Each of the nearly 100 essays in Insight Philadelphia tells a succinct, compelling, and little-known tale of the city’s past. Some stories are quirky, like how early gas stations were designed to resemble classical temples, or the saga of how a museum acquired a 2000-year-old Greek statue, then had it demolished with a sledgehammer. Other stories turn serious, exploring the tragic deaths of child laborers in the city’s textile mills and a century-old case of racial profiling that led to a stationhouse murder. Historian Kenneth Finkel introduces readers to the many brave souls and colorful characters who left their mark on the city, from the Irish immigrant “coal heavers”—who initiated the nation’s first general strike—to the teenage Josephine Baker making a flashy debut on the Philadelphia stage.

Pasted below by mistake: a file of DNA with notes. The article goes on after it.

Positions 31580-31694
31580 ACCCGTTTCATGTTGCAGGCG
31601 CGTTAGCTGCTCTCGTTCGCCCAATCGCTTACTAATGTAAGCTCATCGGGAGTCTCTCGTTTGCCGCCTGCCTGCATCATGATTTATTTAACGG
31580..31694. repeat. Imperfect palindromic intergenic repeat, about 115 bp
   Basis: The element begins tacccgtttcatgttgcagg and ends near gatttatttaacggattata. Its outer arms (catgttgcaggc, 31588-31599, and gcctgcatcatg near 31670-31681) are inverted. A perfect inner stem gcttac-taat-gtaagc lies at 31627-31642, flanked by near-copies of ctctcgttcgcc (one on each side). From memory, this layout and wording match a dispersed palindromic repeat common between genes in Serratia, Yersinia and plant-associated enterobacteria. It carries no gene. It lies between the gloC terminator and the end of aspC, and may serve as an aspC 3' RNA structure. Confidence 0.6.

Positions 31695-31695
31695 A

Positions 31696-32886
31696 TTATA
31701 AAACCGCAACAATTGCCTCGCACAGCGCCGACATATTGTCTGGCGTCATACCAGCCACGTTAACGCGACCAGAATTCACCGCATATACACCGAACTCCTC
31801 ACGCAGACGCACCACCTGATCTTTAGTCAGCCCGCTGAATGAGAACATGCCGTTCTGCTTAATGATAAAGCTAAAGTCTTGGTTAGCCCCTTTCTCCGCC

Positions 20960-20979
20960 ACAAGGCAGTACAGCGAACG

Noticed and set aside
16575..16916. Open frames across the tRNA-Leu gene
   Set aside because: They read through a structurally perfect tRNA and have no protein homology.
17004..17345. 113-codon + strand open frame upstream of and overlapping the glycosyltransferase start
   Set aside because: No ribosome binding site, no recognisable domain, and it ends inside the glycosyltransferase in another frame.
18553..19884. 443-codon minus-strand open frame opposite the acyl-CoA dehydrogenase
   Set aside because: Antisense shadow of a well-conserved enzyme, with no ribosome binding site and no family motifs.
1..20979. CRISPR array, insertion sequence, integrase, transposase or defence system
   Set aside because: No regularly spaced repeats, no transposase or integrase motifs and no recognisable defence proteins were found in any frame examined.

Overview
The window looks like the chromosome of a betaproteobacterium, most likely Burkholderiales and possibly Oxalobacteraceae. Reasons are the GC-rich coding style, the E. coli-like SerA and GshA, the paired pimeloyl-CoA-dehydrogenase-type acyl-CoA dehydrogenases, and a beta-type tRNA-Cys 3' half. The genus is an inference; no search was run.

Kenneth Finkel is a professor of history at Temple University in Philadelphia, and the author of nine books on Philadelphia. He was a former curator of prints and photographs at the Library Company of Philadelphia, program officer at the William Penn Foundation, and executive director of arts and culture service at WHYY.
Description courtesy of Rutgers University Press.
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